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The brain is often described as “the world’s most sophisticated computer,” which may lead

us to ask the question: what is its capacity? To answer that question, and to determine
whether or not we can analogise the brain as having a RAM, we have to consider the various
psychological perspectives on the brain and how we understand it to work.

Psychology is made up of 5 paradigms or perspectives on the discipline. Over time, the main
paradigm (ie. the one taken seriously that makes up the largest amount of published
work/accepted research) has changed: it was once behavioural (classical conditioning style
experiments, thinking everything about us could be explained through learned behaviours,
etc.) but in the mid 20-th century switched over to cognitive. Modern psychology mainly
consists of cognitive psychology with some biological psychology as well, but the former is
the paradigm that has the most sway and has thus popularised its root metaphor, which is
that the human brain is like a “programmed computer”. The only problem is that cognitive
psychology only focusses on mental processes, using the scientific method in human
experiments to determine things about attention, memory, thinking and performance.
Biological psychology also thinks of humans as machines to some extent, but instead focusses
on biological processes which, while complex, are not binary. While both reveal insights on
the brain, we can’t only listen to the popularised metaphor and forget that the brain is a
complex organ. In a way the brain is like light: we need a number of different perspectives on
how it works to fully understand its response in all situations.

Many people have tried to quantify the amount of “storage” in the brain, but most just count
the number of synapses (connections between neurons) and assume each carries 1 bit of
data. By these estimates, the brain has a total memory capacity of about 100 terabytes, but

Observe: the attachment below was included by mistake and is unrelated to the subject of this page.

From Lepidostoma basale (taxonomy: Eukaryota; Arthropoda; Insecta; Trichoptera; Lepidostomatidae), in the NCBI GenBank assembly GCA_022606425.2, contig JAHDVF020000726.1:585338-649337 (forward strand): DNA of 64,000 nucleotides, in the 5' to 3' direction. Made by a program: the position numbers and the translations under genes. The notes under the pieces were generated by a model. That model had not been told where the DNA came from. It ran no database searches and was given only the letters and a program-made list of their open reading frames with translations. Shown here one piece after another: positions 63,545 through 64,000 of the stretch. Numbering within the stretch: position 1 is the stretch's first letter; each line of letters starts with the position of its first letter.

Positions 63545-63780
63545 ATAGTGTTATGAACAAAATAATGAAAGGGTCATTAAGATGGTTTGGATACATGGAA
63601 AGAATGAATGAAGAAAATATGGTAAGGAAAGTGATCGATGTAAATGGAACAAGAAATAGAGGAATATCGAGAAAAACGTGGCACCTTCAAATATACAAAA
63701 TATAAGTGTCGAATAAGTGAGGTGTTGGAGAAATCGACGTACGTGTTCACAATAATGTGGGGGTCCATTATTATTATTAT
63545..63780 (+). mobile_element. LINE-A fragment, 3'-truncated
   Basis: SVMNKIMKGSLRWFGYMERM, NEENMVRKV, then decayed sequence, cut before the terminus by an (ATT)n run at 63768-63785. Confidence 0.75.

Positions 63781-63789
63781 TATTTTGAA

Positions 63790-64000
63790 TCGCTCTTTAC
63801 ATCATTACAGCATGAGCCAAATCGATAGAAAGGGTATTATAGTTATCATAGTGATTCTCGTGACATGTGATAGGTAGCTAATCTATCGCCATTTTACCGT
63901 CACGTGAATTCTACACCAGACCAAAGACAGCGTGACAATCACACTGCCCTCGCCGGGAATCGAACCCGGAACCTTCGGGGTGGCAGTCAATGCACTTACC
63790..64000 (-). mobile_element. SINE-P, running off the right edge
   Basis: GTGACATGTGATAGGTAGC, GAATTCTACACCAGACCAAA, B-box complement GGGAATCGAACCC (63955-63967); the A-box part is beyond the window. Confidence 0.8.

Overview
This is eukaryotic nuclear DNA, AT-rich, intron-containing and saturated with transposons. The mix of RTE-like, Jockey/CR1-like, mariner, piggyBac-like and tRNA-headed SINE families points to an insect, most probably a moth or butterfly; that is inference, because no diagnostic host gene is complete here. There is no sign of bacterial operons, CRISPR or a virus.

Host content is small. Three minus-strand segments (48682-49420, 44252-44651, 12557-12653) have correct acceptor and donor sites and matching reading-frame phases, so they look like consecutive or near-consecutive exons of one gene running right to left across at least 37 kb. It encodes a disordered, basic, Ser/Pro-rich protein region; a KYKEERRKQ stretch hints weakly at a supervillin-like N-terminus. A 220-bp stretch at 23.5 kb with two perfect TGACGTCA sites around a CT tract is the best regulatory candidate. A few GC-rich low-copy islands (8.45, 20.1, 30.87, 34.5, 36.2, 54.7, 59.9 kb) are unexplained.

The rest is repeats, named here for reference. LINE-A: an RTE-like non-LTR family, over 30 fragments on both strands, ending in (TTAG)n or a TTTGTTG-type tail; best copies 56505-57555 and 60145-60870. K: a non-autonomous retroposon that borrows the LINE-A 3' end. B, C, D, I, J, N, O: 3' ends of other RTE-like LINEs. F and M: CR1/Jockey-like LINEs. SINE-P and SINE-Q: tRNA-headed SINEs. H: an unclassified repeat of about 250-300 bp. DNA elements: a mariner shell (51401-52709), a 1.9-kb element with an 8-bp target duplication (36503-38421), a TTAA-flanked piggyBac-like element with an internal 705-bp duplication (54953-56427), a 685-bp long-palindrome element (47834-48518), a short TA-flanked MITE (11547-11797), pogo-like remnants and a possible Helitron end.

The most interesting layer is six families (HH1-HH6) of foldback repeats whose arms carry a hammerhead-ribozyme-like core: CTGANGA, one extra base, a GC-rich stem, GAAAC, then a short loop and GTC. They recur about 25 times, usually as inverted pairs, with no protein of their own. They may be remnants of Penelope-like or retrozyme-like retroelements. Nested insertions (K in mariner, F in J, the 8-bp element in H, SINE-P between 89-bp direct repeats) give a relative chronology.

this is a ridiculously simplistic calculation. When neurotransmitters are released across the
synapses, carrying information from one neuron to another, they can be of a variety of
different chemical compounds (all of which carry different sorts of messages) and can also be
emitted at different “strengths”. This could mean this is an underestimate: a synapse could
carry more than one bit of information. For this reason some estimates go up to 2.5 petabytes
(2.5 million gigabytes), which is described as being “the equivalent of 3 million hours of
recorded TV shows” but again, this calculation is flawed and gives us no proper idea of our
memory capability: “episodic” memories, as formed in the hippocampus, are the sort that are
remembered like a piece of the event, but even so are far from a film reel and would be stored
differently (45 minutes of memory != downloading the new game of thrones episode onto
your computer). On the other hand, we need to remember that multiple synapses are often
needed to convey one piece of information. If we see each piece of information as a bit of
data, assuming 1 bit per synapse could even be an overestimate. So people broaden the range
of the estimate: anywhere from 10 to 100 terabytes (or possibly up to that 2.5 petabytes).
But that doesn’t help us at all, and we still don’t know how much of the brain is for processing
and/or storage.

The RAM of a computer is its “on call” memory: that is, all information in the RAM can be
accessed in the same amount of time regardless of its location in the file structure. So imagine
we define this as short-term memory: the thoughts we have “in the now” which are on call at
any given moment and don’t require any long processing or digging to find. How do we
calculate the capacity of short-term memory? Initially, a psychologist named Miller claimed
that the “working memory” of young adults was around 7 “chunks” (elements of any type);
however, the type of the chunk affected how many could simultaneously be processed. We
can keep more digits in our working memory than we can words, but even within the category
of words, those that take longer to say or which are unfamiliar before that moment represent
a greater demand to keep in the working memory. Although other factors affect personal
working memory, it was later proposed that young adults had about 4 chunks of working
memory, with this number decreasing in younger and older individuals.

However, this still isn’t an explanation! Chunks vary in types and sizes, and working memory
can be increased by encoding multiple pieces of information as one chunk: for example,
people who can memorise large numbers of digits often recall them as chunks of multiple
numbers. All chunks are not born equal: and how would we quantify chunks which are in the
form of words? Not only their length, but their sound and familiarity all effect their storage
demand. Additionally, working memory can be used to cue recall of more deeply stored
information. If this information is effectively “on call” as If it were working memory, should
we take it into account as part of the brain’s RAM?

The conclusion is that there is no conclusion: the brain is not binary and it is not a computer,
so we cannot analogise in that way. There is sort of an equivalent to RAM (working memory),
but it isn’t quantifiable in terms of megabytes.